It was a dark and stormy night
"It was a dark and stormy night" is an often-mocked and parodied phrase written by English novelist Edward Bulwer-Lytton in the opening sentence of his 1830 novel Paul Clifford. The phrase is considered to represent "the archetypal example of a florid, melodramatic style of fiction writing," also known as purple prose.
The phrase comes from the original opening sentence of Paul Clifford:
It was a dark and stormy night; the rain fell in torrents — except at occasional intervals, when it was checked by a violent gust of wind which swept up the streets (for it is in London that our scene lies), rattling along the housetops, and fiercely agitating the scanty flame of the lamps that struggled against the darkness.
Evaluations of the opening sentence
Writer's Digest described this sentence as "the literary posterchild for bad story starters". On the other hand, the American Book Review ranked it as #22 on its "Best first lines from novels list."
In 2008, the great-great-great-grandson of Bulwer-Lytton, Henry Lytton-Cobbold, participated in a debate in the town of Lytton, British Columbia with Scott Rice, the founder of the International Bulwer-Lytton Fiction Contest. Rice accused Bulwer-Lytton of penning "27 novels whose perfervid turgidity I intend to expose, denude, and generally make visible." Lytton-Cobbold defended his ancestor, noting that he had coined many other phrases widely used today such as "the pen is mightier than the sword", "the great unwashed" and "the almighty dollar", and said it was "rather unfair that Professor Rice decided to name the competition after him for entirely the wrong reasons."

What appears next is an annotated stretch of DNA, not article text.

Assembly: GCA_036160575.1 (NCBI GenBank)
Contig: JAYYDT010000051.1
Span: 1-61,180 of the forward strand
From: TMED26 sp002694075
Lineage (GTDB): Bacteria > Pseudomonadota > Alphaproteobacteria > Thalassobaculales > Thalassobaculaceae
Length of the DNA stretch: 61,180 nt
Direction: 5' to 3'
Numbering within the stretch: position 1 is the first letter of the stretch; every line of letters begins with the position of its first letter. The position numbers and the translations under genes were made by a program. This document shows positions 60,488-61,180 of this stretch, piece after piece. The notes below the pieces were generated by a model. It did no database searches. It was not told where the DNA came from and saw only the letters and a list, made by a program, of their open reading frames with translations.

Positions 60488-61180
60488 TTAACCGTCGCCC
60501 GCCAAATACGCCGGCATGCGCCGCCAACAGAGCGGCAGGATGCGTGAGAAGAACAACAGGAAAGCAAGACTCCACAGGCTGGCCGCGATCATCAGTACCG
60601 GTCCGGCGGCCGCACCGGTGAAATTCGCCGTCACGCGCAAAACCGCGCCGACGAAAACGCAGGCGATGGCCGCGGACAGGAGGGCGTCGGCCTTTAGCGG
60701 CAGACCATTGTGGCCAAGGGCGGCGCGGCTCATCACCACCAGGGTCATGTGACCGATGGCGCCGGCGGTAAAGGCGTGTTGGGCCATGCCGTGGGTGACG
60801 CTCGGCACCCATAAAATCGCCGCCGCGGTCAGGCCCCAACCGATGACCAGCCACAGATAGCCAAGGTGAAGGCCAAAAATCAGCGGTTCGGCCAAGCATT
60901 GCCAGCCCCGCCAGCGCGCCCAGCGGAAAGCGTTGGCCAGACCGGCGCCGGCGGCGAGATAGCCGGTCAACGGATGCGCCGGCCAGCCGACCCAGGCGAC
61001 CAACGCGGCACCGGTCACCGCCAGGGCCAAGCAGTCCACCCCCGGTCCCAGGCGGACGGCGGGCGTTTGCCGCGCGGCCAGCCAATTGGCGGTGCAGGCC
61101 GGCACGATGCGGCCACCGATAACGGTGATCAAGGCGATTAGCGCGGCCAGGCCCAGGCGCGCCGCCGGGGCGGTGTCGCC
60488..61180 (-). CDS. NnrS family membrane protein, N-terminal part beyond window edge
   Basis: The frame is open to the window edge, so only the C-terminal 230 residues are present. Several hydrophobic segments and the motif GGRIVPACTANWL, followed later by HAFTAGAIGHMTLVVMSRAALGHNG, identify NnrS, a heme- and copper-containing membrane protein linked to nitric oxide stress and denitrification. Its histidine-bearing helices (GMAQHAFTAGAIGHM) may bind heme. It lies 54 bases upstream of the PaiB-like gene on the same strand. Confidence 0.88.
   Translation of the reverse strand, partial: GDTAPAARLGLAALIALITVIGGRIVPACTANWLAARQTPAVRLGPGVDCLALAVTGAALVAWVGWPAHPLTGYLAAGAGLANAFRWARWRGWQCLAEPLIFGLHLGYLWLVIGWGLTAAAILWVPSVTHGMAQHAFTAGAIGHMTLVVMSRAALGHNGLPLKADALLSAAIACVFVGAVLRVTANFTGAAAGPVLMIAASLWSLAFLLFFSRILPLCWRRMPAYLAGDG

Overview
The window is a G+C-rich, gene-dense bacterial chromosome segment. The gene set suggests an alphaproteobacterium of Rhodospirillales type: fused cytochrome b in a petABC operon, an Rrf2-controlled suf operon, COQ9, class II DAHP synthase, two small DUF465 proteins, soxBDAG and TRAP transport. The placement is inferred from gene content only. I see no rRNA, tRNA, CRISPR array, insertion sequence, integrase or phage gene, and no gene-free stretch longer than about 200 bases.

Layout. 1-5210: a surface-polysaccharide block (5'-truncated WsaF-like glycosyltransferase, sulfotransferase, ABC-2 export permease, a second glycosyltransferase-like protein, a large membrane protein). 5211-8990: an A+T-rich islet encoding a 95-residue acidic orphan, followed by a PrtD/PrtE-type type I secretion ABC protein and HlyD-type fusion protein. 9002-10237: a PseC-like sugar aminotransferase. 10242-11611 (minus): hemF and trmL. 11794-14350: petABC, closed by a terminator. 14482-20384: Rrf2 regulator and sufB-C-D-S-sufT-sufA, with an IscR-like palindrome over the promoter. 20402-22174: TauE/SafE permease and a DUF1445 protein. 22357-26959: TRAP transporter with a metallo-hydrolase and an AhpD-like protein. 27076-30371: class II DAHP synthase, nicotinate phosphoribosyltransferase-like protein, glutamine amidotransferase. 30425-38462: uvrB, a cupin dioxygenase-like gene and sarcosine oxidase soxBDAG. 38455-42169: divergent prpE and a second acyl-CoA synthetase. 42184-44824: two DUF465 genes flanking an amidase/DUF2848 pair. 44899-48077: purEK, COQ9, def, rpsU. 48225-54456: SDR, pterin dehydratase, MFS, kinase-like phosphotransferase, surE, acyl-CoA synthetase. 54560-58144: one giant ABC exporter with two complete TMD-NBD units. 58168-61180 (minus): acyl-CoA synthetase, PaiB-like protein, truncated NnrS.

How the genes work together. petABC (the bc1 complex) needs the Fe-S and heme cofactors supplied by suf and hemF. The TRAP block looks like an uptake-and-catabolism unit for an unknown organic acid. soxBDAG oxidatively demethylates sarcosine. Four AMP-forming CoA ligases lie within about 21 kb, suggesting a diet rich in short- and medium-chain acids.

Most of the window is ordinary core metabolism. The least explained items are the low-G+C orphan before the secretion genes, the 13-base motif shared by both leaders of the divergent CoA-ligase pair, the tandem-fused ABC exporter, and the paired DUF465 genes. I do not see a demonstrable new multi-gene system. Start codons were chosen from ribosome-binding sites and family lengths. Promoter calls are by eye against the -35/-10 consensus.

The Peanuts comic strip character Snoopy, in his imagined persona as the World Famous Author, always begins his novels with the phrase "It was a dark and stormy night". Cartoonist Charles Schulz made Snoopy use this phrase because "it was a cliché, and had been one for a very long time." A book by Schulz, titled It Was a Dark and Stormy Night, Snoopy and credited to Snoopy as author, was published by Holt, Rinehart, and Winston in 1971.
It was a dark and stormy night.
In her attic bedroom Margaret Murry, wrapped in an old patchwork quilt, sat on the foot of her bed and watched the trees tossing in the frenzied lashing of the wind. Behind the trees clouds scudded frantically across the sky. Every few moments the moon ripped through them, creating wraithlike shadows that raced along the ground.
L'Engle biographer Leonard Marcus notes that
With a wink to the reader, she chose for the opening line of A Wrinkle in Time, her most audaciously original work of fiction, that hoariest of cliches...L'Engle herself was certainly aware of old warhorse's literary provenance as...Edward Bulwer-Lytton's much maligned much parodied repository of Victorian purple prose, Paul Clifford.
While discussing the importance of establishing the tone of voice at the beginning of fiction, Judy Morris notes that L'Engle's A Wrinkle in Time opens with "Snoopy's signature phrase".
American romance author Julia Quinn parodies the line in four of her novels: It’s in His Kiss, What Happens in London, Ten Things I Love About You, and Just Like Heaven, by having her characters read from the completely fictitious purple prose novel "Miss Butterworth and the Mad Baron" - the opening line of which is: "It was a dark and windy night ..."